Well, the gist of it is that they have to put ads in it on Android, otherwise they'd never make any money because of the rampant piracy. So, basically, you have a platform, Android, that the only way to effectively monetize development on is with adware (no surprise since Google is involved). What ought to be surprising is not the Android and iOS are tied in ad impressions from one ad network, but that Android doesn't have a huge lead. Of course, the users hate these ads, particularly in games, claim to be willing to pay for the apps, but the developers no they won't make any money that way. A fun time will be had by all.

Quote:
... As for the fragmentation thing ...

As for the fragmentation thing, the important issue is that while contradicting Steve Jobs that it was an issue, they have more than admitted that it is. Users are frustrated. The whole thing is a lousy experience for everyone.
post #17 of 18
Quote:
Originally Posted by anonymouse View Post

Well, the gist of it is that they have to put ads in it on Android, otherwise they'd never make any money because of the rampant piracy. So, basically, you have a platform, Android, that the only way to effectively monetize development on is with adware (no surprise since Google is involved). What ought to be surprising is not the Android and iOS are tied in ad impressions from one ad network, but that Android doesn't have a huge lead. Of course, the users hate these ads, particularly in games, claim to be willing to pay for the apps, but the developers no they won't make any money that way. A fun time will be had by all.

Piracy of the game is possible. Would it be "rampant"? Probably not to the degree you're implying. Having the ad version of the game would help mitigate the vast majority of possible piracy with a small group left over that would want the ads removed. They still should add an option to purchase it in-game and removes the ads. Those willing to pay will pay. They wouldn't be any worse off than they are now.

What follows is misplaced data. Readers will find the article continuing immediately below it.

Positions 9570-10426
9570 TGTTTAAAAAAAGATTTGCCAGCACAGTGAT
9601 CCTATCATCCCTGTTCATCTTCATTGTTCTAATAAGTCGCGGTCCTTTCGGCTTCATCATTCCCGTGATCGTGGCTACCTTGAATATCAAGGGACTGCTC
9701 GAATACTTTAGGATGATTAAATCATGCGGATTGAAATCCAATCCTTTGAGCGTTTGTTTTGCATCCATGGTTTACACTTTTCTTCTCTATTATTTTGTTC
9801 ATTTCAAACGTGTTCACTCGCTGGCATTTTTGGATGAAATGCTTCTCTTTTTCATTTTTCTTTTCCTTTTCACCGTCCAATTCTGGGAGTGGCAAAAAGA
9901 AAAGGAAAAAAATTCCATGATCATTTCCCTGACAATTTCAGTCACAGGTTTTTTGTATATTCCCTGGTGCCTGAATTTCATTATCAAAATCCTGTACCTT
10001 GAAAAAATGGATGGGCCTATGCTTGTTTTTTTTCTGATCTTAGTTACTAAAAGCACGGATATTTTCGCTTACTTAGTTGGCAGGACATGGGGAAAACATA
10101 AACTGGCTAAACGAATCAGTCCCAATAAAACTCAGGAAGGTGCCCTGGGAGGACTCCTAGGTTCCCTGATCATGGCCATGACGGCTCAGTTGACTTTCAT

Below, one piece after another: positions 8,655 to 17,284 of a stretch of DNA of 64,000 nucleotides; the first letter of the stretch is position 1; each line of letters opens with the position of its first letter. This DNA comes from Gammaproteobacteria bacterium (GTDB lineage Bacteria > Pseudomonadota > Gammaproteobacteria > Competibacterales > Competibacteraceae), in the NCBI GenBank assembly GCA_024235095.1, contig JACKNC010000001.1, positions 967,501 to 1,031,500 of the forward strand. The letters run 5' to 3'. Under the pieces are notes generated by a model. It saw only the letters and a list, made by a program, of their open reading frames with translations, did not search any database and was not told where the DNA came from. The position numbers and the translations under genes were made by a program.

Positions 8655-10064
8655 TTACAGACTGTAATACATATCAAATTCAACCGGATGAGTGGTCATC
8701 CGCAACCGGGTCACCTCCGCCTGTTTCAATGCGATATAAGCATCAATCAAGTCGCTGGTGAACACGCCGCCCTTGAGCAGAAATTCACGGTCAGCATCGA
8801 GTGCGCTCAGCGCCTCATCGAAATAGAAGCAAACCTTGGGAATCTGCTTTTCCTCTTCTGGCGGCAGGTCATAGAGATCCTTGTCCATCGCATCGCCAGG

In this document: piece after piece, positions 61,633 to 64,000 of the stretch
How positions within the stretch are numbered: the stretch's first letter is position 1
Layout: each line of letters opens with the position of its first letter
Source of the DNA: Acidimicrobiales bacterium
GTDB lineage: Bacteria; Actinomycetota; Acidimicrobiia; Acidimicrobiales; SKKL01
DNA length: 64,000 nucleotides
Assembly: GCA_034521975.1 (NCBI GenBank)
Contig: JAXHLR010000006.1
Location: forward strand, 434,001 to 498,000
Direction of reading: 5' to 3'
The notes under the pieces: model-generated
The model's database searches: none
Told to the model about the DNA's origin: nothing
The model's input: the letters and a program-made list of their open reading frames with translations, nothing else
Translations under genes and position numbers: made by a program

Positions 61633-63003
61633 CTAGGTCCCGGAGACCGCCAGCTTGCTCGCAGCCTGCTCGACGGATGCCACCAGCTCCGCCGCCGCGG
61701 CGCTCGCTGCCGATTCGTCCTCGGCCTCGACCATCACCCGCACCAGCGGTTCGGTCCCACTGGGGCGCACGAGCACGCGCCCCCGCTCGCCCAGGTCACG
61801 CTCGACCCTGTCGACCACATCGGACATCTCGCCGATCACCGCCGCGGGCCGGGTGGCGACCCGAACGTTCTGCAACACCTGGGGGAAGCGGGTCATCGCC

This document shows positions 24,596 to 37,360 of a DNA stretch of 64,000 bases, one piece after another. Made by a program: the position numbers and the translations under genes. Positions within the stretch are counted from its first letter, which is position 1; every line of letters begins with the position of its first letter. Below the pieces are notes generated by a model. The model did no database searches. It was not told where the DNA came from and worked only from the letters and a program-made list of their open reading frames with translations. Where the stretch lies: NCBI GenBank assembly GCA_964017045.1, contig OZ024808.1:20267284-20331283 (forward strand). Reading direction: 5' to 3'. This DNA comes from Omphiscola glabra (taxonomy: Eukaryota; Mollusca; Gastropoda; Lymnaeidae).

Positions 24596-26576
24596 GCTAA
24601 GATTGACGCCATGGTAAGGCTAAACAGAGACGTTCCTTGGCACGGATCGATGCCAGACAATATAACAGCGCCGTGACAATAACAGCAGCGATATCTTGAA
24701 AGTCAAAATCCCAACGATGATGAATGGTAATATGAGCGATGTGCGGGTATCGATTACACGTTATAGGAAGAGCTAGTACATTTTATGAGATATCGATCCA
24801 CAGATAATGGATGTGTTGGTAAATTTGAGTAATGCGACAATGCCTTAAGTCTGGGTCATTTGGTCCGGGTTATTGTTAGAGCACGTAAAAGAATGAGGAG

I've seen this ad-supported / pay-to-remove-ads model a lot in the Market. While I don't know how successful the individual developers are, the amount of developers using this model makes me think that they've gotten a level of success doing it.

But for the ads themselves, I think that the people complaining are just nit-picking. The ads show up for no more than a few seconds and then disappear. If it's just a few seconds of gameplay that I have to "pay" to get a great game for free, I don't mind it.

Quote:
As for the fragmentation thing, the important issue is that while contradicting Steve Jobs that it was an issue, they have more than admitted that it is. Users are frustrated. The whole thing is a lousy experience for everyone.

Who is "everyone"? The problem here is more older hardware. Rovio had to pick a baseline level that Angry Birds had to look like and unfortunately, it requires some decent hardware to power it. They could have spent more time and made it work for the lowest powered system, but graphics probably would have taken a hit.

What you're saying similar to saying that people who bought a budget desktop system should be able to run a game released this year with no issues. Most of the devices that Angry Birds don't support are either built for use as a featurephone or are outdated (in terms of smartphone progression).

The same thing is happening in the App Store where certain games aren't supported on the older models just because the hardware isn't up to spec. Even iOS itself is missing certain features as you get lower on the iPhone model line. Multitasking, for example. Apple themselves stated that the lower models won't get it because of hardware limitations.

Another thing has to do with the buyer. If they bought a featurephone for $50, they can't expect it to be able to do the same things as a $200, high-end smartphone.
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post #18 of 18
Quote:
Originally Posted by AsianBob View Post

Piracy of the game is possible. Would it be "rampant"? Probably not to the degree you're implying. ...

Piracy on Android is rampant. Not surprising considering the whole appeal of Android/Google is for people who think they shouldn't have to pay for anything. The only way to make money is with adware. (Or getting carriers to bundle your app, but only a few will be able to do that.)

Quote:
Who is "everyone"? ...

Developers and consumers. I guess the carriers are loving it.